Common Ground on the Hill brings classes to CCC Music, lectures focus on racial harmony

February 23, 1997|By Mary Gail Hare | Mary Gail Hare,SUN STAFF

Carroll Community College students will have a chance to see and hear how traditional music and spirited dialogue can build racial and ethnic harmony.

Common Ground on the Hill, a summer arts festival at Western Maryland College, is taking its themes to the neighboring school, giving community college students a chance to enroll in innovative classes.

Walt Michael founded Common Ground three years ago and has drawn nationally known artists and lecturers to the Westminster campus. He and Eric Byrd, an instructor with Common Ground and Western Maryland College, are teaching four courses in traditional gospel, jazz and folk sounds, that will allow students to delve into the roots of American music.

Those attracted to the essence of Common Ground should study "Race Relations in the United States: A Dialogue Respecting Difference and Reflecting Hope." Ira Zepp, nationally known author of several volumes on the civil rights movement and its leaders, and Lea Gilmore, a coordinator for the American Civil Liberties Union, will discuss integration and separation during the 10-week course.

"These are two knowledgeable people who can shed light on race relations in a format that offers a great opportunity to get together and learn," said Michael. "A lot of problems result from just not understanding where the other person is coming from. Ira and Lea can give us an understanding of how we got to this point."

Gilmore sees the class as an extension of the principles of Common Ground, with "the ground we share made so evident."

The contrast between the instructors -- a young African-American woman and a white male retired college professor -- should immediately pull students into the theme, Gilmore said.

"It will show two people of different backgrounds communicating with each other -- two different generations and colors who share a common need to see races come together," she said. "We come from two different perspectives, but we end in the same place.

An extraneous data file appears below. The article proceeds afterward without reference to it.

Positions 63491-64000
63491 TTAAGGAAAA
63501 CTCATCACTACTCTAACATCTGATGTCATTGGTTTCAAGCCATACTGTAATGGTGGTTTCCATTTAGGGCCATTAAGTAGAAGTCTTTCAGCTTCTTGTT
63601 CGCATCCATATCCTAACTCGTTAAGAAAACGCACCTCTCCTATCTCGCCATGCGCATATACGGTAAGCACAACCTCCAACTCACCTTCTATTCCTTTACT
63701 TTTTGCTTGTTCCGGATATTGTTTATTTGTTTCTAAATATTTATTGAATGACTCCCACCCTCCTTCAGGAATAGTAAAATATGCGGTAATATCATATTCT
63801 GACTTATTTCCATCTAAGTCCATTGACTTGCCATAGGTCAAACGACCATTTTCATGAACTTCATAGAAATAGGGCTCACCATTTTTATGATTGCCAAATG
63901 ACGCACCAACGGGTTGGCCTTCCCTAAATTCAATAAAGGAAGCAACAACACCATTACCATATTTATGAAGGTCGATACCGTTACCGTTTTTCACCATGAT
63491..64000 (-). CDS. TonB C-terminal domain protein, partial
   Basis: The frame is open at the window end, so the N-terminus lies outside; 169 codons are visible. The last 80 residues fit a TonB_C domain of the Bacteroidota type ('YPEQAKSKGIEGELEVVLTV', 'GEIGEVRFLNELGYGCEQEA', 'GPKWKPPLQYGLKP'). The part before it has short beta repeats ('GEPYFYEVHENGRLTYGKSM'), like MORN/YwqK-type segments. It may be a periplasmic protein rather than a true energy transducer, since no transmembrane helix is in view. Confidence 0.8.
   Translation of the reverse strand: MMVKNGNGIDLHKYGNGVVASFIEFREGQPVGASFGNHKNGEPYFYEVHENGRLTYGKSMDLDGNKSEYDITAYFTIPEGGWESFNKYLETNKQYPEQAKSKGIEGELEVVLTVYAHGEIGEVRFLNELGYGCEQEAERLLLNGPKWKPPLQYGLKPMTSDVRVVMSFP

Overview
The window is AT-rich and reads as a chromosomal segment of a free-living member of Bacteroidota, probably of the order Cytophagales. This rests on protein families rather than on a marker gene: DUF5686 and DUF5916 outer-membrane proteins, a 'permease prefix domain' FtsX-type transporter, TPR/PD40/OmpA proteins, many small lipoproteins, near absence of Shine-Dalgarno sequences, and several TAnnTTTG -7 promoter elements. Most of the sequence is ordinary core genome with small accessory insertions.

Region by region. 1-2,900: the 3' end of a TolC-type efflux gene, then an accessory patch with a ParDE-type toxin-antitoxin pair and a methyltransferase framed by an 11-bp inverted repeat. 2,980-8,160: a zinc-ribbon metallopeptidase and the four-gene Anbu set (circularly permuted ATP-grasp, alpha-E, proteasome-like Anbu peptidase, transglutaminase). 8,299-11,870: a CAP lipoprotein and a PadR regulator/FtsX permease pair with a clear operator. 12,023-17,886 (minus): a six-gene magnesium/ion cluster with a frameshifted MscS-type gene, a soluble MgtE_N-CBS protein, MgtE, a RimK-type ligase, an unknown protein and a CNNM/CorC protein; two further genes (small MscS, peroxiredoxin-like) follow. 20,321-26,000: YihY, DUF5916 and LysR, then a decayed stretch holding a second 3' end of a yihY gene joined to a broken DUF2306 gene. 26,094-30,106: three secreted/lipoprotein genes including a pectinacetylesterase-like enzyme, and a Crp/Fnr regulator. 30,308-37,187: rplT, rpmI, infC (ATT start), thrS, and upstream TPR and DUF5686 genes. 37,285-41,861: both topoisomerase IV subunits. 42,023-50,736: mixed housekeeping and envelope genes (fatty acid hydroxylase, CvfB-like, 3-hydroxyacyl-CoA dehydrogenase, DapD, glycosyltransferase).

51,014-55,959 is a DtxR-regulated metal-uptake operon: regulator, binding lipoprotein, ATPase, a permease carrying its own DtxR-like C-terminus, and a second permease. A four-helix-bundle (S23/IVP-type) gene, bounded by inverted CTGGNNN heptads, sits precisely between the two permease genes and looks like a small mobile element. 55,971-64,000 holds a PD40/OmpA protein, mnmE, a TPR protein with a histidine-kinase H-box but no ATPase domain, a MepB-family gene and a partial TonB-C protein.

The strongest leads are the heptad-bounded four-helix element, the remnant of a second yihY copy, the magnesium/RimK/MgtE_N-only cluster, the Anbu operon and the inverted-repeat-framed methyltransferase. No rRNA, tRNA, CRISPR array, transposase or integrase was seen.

Zepp will give a history of slavery, the Civil War and black-white relations using the Rev. Martin Luther King Jr. and Malcolm X as his focus. "Martin and Malcolm represent the two major responses," said Zepp. "We will discuss how they balanced out the African-American response to American history and what society can learn from them."

The course, which begins Wednesday, will rely on lectures, informal discussions and videos -- many covering the most compelling incidents and speeches of the civil rights movement.

But the primary intent of the course is to spur dialogue, said Gilmore, an instructor with Common Ground and a member of its gospel choir.

Gilmore, who has been a guest lecturer in Zepp's classes at Western Maryland College, calls the professor "an important expert on my culture."

A graduate of Essex Community College and Morgan State University, she finds community colleges a great forum for insightful discourse.

"Community colleges truly have a sense of community," she said. "There are also many non-traditional students, more open to diversity."

Diana Scott, Carroll Community College spokeswoman, said the school purposefully chose to open the class during Black History Month.

"We thought the Common Ground concepts were so good that we wanted our students to benefit from the experience," Scott said.

The race relations classes are from 6: 30 to 8: 30 p.m. Wednesdays through May 7. Tuition is $108. Information: 876-3880.

Pub Date: 2/23/97

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